Widespread antibiotic usage began in the 1940s to treat infections. Antibiotic resistant bacteria are developing over time and threaten the usefulness of these drugs.
Resistant antibiotics are caused by antibiotic use.
Q: When do I need to take an antibiotic drug?
A: Disease causing bacteria bring about illness. Antibacterial drugs fight infections caused by bacteria. All health care settings should prescribe appropriate antibiotics only when needed.
Antibiotics do not fight colds, influenza, most coughs, bronchitis, most sore throats (only those caused by Strep) and many ear and sinus infections. Antibiotics are ineffective against disease caused by viruses, not bacteria.
Taking antibiotics to treat illnesses caused by viruses does not stop the infection from spreading to others, make you feel better or be cured faster and may cause harmful side effects.
Q: How do I take prescribed antibiotic drugs?
A: Antibiotics are to be used only when needed and used correctly. Follow the prescription as directed. Take the quantity how and when and as long as prescribed. Do not stop taking early. Do not save any for the next time you feel sick.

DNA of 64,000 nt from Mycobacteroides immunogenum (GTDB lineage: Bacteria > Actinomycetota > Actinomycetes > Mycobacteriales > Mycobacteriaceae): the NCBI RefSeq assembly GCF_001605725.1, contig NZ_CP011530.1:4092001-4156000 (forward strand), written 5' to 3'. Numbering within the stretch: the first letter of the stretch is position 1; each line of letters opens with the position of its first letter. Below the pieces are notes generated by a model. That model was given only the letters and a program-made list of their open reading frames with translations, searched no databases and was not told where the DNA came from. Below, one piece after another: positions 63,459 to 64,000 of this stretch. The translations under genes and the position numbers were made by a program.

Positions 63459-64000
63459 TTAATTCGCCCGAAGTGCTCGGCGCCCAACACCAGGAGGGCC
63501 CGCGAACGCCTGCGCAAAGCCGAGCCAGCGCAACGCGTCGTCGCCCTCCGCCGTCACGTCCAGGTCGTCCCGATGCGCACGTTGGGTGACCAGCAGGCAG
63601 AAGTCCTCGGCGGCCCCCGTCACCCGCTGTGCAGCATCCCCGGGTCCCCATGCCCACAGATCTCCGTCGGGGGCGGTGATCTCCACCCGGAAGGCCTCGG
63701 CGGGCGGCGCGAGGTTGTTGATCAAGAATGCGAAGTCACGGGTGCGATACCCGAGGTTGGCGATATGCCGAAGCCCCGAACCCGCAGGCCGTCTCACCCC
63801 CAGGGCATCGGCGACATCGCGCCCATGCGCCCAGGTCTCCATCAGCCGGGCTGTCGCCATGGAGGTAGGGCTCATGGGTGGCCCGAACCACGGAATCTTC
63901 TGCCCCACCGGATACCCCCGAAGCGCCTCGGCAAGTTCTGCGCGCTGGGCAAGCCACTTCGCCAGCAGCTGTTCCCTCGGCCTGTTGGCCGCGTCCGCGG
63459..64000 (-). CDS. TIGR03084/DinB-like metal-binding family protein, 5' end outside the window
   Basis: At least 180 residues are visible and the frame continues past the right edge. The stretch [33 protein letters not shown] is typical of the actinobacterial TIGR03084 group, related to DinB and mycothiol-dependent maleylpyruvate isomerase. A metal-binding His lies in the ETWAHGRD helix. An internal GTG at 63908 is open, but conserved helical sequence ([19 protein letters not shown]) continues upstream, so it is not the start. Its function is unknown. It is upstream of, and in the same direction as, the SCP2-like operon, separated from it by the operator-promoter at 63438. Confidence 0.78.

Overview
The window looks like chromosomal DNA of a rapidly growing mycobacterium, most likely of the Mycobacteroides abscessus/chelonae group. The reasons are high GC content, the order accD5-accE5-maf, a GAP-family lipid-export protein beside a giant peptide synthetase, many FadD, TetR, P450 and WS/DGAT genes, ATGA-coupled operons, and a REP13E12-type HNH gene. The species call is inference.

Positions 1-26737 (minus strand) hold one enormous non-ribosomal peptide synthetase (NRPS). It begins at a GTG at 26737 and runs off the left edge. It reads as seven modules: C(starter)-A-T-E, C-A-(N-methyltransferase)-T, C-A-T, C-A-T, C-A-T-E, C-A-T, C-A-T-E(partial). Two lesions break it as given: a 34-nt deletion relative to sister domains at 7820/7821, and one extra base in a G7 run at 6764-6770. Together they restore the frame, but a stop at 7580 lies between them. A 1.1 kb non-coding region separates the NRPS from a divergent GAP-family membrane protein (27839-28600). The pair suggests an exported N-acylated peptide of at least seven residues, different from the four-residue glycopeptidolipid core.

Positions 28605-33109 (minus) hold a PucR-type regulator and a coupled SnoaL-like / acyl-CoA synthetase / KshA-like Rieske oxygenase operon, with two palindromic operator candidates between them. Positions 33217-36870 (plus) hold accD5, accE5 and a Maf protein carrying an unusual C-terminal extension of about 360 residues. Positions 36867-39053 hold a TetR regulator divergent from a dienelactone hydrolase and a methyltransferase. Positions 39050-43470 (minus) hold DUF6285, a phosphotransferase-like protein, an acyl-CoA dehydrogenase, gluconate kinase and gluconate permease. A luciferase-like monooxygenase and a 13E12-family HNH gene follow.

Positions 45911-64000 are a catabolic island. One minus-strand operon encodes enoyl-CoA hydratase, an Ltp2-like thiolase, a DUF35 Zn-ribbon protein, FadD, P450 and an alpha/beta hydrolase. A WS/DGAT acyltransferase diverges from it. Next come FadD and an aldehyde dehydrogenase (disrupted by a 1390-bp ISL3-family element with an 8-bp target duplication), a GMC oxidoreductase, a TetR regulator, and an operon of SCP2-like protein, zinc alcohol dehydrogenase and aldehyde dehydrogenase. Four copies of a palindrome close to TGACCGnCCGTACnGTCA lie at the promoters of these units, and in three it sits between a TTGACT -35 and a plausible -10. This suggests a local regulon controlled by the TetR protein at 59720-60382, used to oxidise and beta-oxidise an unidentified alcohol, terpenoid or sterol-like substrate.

The Center for Disease Control (CDC) states that a third to one half of antibiotic use in humans is unnecessary or taken inappropriately.
Resistance threatens the usefulness of these drugs. It’s the bacteria that survive and continue to multiply and cause harm. The bacteria resist the effects of the antibiotic.
The person is not resistant to a specific drug. The bacteria not the person is resistant to the specific drug.
When antibiotics no longer work, infections will last longer, there will be more severe illnesses, more doctor visits, longer hospital stays and the need for more expensive medications. The CDC estimates over 50 million unneeded prescriptions for antibiotic are written every year.
Use antibiotics only when needed; follow your health care professional’s prescription and instructions as written.